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After outcry from right, Mitt Romney reverses stance on minimum wage

Zachary Roth
The Ticket

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(AP/Gerald Herbert)

It didn't get much notice amid the buildup to Super Tuesday. But after conservative outcry over his support for raising the minimum wage, Mitt Romney quietly reversed his position this week.

"There's probably not a need to raise the minimum wage," the Republican front-runner told CNBC's Larry Kudlow on Monday.

As recently as January, Romney said he was in favor of a hike in the minimum wage. "My view has been to allow the minimum wage to rise with the CPI [Consumer Price Index] or with another index so that it adjusts automatically over time," he told a staffer for a labor-backed group that supports a raise. And he confirmed that stance last month, telling reporters: "I haven't changed my thoughts on that."

Romney took the same position as governor of Massachusetts, an office he held from 2003 to 2007, and as a candidate for president in 2008.

As Yahoo News reported last month, Romney's support for a minimum wage raise—something Democrats have been pushing for and Republicans have generally opposed—provoked a furor on the right. "All it does is give the base another reason to be unenthusiastic about him," conservative publishing magnate Steve Forbes, who made his own bids for the GOP nomination in 1996 and 2000, told us.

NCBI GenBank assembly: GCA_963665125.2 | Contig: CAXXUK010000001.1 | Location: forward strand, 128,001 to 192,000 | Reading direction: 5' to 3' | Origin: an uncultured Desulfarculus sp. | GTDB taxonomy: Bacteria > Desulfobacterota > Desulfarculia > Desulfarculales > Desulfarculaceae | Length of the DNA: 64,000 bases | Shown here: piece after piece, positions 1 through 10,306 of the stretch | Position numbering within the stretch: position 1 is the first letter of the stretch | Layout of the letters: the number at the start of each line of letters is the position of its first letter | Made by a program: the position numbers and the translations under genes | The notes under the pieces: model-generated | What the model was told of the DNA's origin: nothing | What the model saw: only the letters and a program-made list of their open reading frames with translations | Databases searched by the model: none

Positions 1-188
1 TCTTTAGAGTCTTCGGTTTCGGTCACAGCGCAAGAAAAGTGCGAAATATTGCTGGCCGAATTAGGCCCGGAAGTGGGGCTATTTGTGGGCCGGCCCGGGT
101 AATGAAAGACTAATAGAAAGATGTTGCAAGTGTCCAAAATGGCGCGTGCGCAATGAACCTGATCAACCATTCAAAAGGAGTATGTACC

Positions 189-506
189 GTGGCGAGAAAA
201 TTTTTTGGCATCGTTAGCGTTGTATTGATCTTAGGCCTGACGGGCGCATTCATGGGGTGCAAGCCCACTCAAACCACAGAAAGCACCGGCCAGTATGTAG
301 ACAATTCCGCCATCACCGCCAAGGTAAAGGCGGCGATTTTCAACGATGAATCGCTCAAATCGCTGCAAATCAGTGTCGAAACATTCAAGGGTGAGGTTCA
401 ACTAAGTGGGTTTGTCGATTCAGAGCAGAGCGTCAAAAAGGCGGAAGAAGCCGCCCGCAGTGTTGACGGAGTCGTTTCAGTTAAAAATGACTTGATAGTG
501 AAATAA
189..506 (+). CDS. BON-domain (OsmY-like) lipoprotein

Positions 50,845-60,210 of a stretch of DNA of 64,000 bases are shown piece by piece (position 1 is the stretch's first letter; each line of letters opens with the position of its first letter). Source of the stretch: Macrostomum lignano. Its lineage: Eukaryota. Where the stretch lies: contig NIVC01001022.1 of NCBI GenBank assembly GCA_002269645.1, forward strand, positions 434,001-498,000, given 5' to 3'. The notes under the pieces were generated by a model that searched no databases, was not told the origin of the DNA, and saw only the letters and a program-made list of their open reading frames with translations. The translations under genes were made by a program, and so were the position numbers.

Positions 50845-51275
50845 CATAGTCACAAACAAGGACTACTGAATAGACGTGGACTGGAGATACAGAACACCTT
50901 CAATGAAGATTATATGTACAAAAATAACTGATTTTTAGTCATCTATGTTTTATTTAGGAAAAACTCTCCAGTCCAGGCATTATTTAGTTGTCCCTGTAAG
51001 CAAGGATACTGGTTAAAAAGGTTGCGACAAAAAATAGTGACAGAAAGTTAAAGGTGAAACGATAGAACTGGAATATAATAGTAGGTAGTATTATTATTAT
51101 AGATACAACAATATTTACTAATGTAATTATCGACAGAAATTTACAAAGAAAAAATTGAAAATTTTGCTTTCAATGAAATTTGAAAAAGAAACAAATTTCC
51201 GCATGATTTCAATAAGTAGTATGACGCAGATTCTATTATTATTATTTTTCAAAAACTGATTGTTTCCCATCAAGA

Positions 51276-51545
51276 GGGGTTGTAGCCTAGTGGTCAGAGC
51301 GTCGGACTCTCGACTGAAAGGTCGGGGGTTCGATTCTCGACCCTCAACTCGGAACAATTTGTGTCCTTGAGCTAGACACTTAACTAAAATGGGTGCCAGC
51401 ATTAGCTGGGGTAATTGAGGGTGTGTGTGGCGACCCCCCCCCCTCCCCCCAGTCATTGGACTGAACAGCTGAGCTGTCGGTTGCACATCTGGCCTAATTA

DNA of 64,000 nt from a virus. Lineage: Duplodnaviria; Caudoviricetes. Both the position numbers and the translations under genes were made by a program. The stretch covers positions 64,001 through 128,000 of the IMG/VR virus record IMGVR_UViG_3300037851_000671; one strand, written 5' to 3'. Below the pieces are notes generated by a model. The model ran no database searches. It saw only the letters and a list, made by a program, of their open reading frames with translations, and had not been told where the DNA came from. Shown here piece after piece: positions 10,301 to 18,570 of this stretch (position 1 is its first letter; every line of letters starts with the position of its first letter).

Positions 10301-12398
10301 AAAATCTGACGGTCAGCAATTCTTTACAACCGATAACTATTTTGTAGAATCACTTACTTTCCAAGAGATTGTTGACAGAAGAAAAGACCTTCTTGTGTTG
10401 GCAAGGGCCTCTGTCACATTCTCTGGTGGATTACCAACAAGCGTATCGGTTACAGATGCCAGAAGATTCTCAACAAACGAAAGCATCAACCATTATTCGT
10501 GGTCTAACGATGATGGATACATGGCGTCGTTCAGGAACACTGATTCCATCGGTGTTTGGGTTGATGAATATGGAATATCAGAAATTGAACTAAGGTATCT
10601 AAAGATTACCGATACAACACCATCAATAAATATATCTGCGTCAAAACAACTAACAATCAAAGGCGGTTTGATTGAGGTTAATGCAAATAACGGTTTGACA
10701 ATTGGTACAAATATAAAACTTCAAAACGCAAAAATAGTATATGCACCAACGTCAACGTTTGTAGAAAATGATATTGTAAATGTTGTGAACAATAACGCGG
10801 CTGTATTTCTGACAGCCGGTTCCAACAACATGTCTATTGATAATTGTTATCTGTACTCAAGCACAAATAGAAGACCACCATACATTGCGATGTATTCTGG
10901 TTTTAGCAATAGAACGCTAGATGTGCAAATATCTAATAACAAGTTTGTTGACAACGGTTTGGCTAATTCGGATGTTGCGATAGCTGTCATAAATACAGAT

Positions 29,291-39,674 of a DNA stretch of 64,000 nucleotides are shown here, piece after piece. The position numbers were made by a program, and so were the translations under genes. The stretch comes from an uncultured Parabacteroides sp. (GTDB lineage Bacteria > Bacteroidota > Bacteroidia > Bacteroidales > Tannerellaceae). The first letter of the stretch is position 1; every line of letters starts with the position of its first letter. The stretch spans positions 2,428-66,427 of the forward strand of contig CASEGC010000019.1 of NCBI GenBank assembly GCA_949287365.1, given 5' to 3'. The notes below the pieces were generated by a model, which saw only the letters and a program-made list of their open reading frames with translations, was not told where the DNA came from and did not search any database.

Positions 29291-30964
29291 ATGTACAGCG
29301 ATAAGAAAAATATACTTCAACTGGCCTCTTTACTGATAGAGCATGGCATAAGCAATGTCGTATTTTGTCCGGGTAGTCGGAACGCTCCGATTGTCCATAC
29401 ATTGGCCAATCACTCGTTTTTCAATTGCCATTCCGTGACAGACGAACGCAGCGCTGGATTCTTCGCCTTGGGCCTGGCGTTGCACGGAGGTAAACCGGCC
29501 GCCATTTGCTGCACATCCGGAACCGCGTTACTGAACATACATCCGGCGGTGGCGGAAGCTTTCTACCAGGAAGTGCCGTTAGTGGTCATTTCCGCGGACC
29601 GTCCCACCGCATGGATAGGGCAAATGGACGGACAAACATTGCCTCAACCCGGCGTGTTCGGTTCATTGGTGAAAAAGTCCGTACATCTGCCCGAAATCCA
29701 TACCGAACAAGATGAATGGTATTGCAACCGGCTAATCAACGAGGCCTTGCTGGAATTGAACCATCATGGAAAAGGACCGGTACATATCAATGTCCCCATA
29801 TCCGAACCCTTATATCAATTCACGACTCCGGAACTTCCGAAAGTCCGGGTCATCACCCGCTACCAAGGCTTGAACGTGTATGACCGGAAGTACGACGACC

The Wall Street Journal editorial page, the Club for Growth and several other major conservative players also slammed Romney's stance, arguing that raising the minimum wage makes small businesses less likely to hire workers. A 1993 study by the economists Alan Krueger—now President Barack Obama's top economic adviser—and David Card found no such effect.

None of Romney's rivals for the nomination support raising the minimum wage, and one of them, Rep. Ron Paul, has said the concept should be scrapped.

Romney's new stance may help him consolidate his position on the right, but could hurt him in November. According to Gallup, public support for raising the minimum wage has consistently exceeded 75 percent over the past two decades.

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